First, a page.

'Establishing a mini hatchery for giant clams and sandfish monitoring on Maiana Island' June 2020

June 29 2020: A team of four officials from the Aquaculture Unit in Coastal Fisheries, Tanaea has returned from a one-week trip to Maiana to research establishing a mini-hatchery for giant clams, and to monitor populations of sandfish and clams.

A highly prized food source, giant clams have been declining in abundance over the years. Harvesting hatchery-reared clams is more sustainable than harvesting wild clams. Hatcheries support the diversification of clams for livelihoods and economic activities.

The team identified Tebwangetua village as the ideal site for a mini hatchery due to a passage a few meters out on the reef flat enabling the collection of fresh seawater required.

As part of the trip, the team also monitored Tematantongo, Aobike, and Tebwanga for sandfishes and found that all the villages’ pens were destroyed, likely related to wave action. The team also concluded that low community involvement in safeguarding the pens contributed to the issue.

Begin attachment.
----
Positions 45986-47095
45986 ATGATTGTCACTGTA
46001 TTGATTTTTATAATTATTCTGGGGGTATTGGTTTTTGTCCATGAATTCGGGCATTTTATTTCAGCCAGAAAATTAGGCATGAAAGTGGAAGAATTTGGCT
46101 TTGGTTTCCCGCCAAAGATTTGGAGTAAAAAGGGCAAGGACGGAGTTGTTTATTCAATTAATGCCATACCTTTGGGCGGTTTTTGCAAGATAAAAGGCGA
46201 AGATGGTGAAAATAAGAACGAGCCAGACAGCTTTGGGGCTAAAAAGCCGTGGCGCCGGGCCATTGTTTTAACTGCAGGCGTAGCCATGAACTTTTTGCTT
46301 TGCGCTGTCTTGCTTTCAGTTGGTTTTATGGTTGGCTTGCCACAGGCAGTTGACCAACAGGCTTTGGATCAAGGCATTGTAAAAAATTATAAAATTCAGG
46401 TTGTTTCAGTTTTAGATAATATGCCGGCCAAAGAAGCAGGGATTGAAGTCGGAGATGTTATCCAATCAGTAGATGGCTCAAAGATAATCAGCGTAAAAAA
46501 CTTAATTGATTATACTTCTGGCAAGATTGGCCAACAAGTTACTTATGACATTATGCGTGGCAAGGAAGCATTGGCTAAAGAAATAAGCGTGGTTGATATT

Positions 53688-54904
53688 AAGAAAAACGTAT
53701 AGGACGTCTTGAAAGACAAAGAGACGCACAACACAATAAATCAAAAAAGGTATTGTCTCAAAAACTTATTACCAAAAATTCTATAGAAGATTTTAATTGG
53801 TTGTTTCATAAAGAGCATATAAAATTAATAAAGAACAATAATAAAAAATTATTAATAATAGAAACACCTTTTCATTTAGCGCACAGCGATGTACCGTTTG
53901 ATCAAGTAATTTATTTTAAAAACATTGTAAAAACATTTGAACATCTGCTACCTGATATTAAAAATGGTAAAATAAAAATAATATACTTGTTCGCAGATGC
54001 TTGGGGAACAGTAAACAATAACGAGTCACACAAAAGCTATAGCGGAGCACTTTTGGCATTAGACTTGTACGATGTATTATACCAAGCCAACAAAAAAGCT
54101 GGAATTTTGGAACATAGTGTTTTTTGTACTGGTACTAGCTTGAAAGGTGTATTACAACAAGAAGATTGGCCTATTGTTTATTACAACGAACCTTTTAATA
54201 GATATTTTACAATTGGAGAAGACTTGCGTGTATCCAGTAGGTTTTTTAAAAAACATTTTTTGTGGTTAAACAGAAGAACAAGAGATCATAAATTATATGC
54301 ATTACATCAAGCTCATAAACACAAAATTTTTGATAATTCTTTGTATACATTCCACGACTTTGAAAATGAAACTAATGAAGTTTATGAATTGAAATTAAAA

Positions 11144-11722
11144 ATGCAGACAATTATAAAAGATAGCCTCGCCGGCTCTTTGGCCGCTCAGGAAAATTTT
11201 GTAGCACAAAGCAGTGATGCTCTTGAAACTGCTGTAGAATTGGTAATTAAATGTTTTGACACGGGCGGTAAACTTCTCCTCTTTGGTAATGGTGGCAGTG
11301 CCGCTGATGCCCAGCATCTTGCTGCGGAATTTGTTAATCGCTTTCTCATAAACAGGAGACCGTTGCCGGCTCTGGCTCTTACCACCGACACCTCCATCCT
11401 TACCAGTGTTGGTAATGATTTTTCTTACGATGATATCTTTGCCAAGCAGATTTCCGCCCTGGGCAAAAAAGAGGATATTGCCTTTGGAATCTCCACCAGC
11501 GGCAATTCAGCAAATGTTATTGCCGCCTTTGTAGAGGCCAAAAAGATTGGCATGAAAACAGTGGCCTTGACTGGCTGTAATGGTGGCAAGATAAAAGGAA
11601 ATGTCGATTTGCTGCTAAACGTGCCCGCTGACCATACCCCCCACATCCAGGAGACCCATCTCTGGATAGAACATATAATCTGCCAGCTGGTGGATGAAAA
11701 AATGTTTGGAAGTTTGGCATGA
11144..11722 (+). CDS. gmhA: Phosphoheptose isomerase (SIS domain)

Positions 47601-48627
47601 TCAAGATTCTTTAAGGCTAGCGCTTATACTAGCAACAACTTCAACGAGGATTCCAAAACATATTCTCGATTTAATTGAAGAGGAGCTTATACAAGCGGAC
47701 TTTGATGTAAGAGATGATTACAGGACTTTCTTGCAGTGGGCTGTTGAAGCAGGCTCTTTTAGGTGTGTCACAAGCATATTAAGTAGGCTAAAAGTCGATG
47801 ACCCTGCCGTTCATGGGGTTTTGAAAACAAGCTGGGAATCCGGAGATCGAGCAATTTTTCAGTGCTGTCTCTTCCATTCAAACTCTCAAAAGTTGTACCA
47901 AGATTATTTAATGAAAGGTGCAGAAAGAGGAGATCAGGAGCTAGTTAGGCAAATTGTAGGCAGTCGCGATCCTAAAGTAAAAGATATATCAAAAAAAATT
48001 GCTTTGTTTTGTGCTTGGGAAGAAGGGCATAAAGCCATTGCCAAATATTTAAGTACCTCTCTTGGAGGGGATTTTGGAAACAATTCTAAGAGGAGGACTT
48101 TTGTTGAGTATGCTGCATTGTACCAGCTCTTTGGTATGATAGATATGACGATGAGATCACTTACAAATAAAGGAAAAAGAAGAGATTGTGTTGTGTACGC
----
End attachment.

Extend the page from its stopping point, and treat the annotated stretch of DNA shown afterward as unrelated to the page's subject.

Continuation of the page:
The team then checked on 300 giant clams that were deployed in May last year – 200 at Bubutei and 100 in Tebikerai – finding a high mortality in both sites. According to monitoring in 2019, only three were found to have died from Bubutei village, however the team found that the mortality rate has increased dramatically, with only 12 surviving in Bubutei and eight in Tebikerai. In Tebikerai, the plates were seen sitting on top of each other crushing the clams below them. This may be the result of waves during storms, as well as a poor monitoring of the pens by communities.

To increase the chance of sandfishes’ survival, the team recommended there should be a large release of bigger size fish in one spot per island. Further, there must be frequent monitoring of the pens by Fisheries Extension Assistants and the Hatchery team from Tanaea.

The team also recommended that the selection of one or two households from selected communities to engage in clam farming will lead to improved monitoring and will increase the sense of unity with Fisheries in harvesting clams. Emphasising the financial incentives to farmers to sell their clams will also help ensure the success of the hatcheries.

The survey mirrors one conducted last year on Abemama island.

The trip was financially made possible by the project ‘Enhancing National Food Security in the Context of Climate Change’, commonly known as ‘LDCF-1’, funded by the Global Environment Facility- Least Developed Countries Fund through the United Nations Development Programme and managed by the Environment and Conservation Division under the Ministry of Environment, Lands and Agricultural Development.